Antoine Lavoisier

 

It is generally accepted that Lavoisier's great accomplishments in chemistry largely stem from his changing the science from a qualitative to a quantitative one. Lavoisier is most noted for his discovery of the role oxygen plays in combustion. He recognized and named oxygen (1778) and hydrogen (1783) and opposed the phlogiston theory. Lavoisier helped construct the metric system, wrote the first extensive list of elements, and helped to reform chemical nomenclature. He predicted the existence of silicon (1787) and was also the first to establish that sulfur was an element (1777) rather than a compound. He discovered that, although matter may change its form or shape, its mass always remains the same.
It was very difficult to secure public funding for the sciences at the time, and additionally not very financially profitable for the average scientist, so Lavoisier used his wealth to open a very expensive and sophisticated laboratory in France so that aspiring scientists could study without the barriers of securing funding for their research.
Lavoisier urged the establishment of a Royal Commission on Agriculture. He then served as its Secretary and spent considerable sums of his own money in order to improve the agricultural yields in the Sologne, an area where farmland was of poor quality. The humidity of the region often led to a blight of the rye harvest, causing outbreaks of ergotism among the population. In 1788 Lavoisier presented a report to the Commission detailing ten years of efforts on his experimental farm to introduce new crops and types of livestock. His conclusion was that despite the possibilities of agricultural reforms, the tax system left tenant farmers with so little that it was unrealistic to expect them to change their traditional practices.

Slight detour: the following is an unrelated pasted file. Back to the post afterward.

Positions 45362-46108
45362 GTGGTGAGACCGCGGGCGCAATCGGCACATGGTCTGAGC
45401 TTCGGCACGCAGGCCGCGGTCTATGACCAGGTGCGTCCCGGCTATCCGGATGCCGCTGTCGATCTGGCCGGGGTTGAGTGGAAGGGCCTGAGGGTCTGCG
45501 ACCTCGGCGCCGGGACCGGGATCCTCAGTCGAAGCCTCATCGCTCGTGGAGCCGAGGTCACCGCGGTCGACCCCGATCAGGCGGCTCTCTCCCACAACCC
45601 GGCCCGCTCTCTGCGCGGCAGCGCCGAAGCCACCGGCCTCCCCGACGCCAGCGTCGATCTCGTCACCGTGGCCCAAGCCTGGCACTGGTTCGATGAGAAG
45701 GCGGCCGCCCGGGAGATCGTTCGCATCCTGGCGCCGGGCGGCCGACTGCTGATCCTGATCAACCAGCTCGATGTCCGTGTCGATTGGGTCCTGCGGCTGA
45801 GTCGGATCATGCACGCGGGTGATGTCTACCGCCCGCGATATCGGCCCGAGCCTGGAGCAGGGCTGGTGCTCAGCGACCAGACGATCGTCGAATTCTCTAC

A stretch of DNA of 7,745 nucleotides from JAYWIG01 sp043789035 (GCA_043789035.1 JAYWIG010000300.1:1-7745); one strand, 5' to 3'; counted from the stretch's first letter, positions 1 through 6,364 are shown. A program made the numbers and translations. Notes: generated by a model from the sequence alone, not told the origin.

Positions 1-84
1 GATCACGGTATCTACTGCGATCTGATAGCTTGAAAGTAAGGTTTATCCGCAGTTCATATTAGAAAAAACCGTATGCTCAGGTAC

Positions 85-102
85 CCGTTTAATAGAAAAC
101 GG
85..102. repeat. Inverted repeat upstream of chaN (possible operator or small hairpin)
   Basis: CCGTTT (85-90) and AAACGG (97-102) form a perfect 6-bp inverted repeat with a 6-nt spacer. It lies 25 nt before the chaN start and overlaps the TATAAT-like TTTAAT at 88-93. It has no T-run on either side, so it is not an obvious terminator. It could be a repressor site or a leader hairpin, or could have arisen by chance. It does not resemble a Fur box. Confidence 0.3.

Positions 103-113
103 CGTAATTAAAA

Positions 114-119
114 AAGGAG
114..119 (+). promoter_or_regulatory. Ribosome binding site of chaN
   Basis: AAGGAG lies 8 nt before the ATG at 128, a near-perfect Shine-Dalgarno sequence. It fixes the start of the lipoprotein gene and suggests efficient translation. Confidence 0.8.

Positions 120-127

This continuous slow combustion, which they supposed took place in the lungs, enabled the living animal to maintain its body temperature above that of its surroundings, thus accounting for the puzzling phenomenon of animal heat. Lavoisier continued these respiration experiments in 1789–1790 in cooperation with Armand Seguin. They designed an ambitious set of experiments to study the whole process of body metabolism and respiration using Seguin as a human guinea pig in the experiments. Their work was only partially completed and published because of the disruption of the Revolution; but Lavoisier's pioneering work in this field served to inspire similar research on physiological processes for generations to come.
He was essentially a theorist, and his great merit lay in his capacity to take over experimental work that others had carried out—without always adequately recognizing their claims—and by a rigorous logical procedure, reinforced by his own quantitative experiments, expounding the true explanation of the results. He completed the work of Black, Priestley and Cavendish, and gave a correct explanation of their experiments.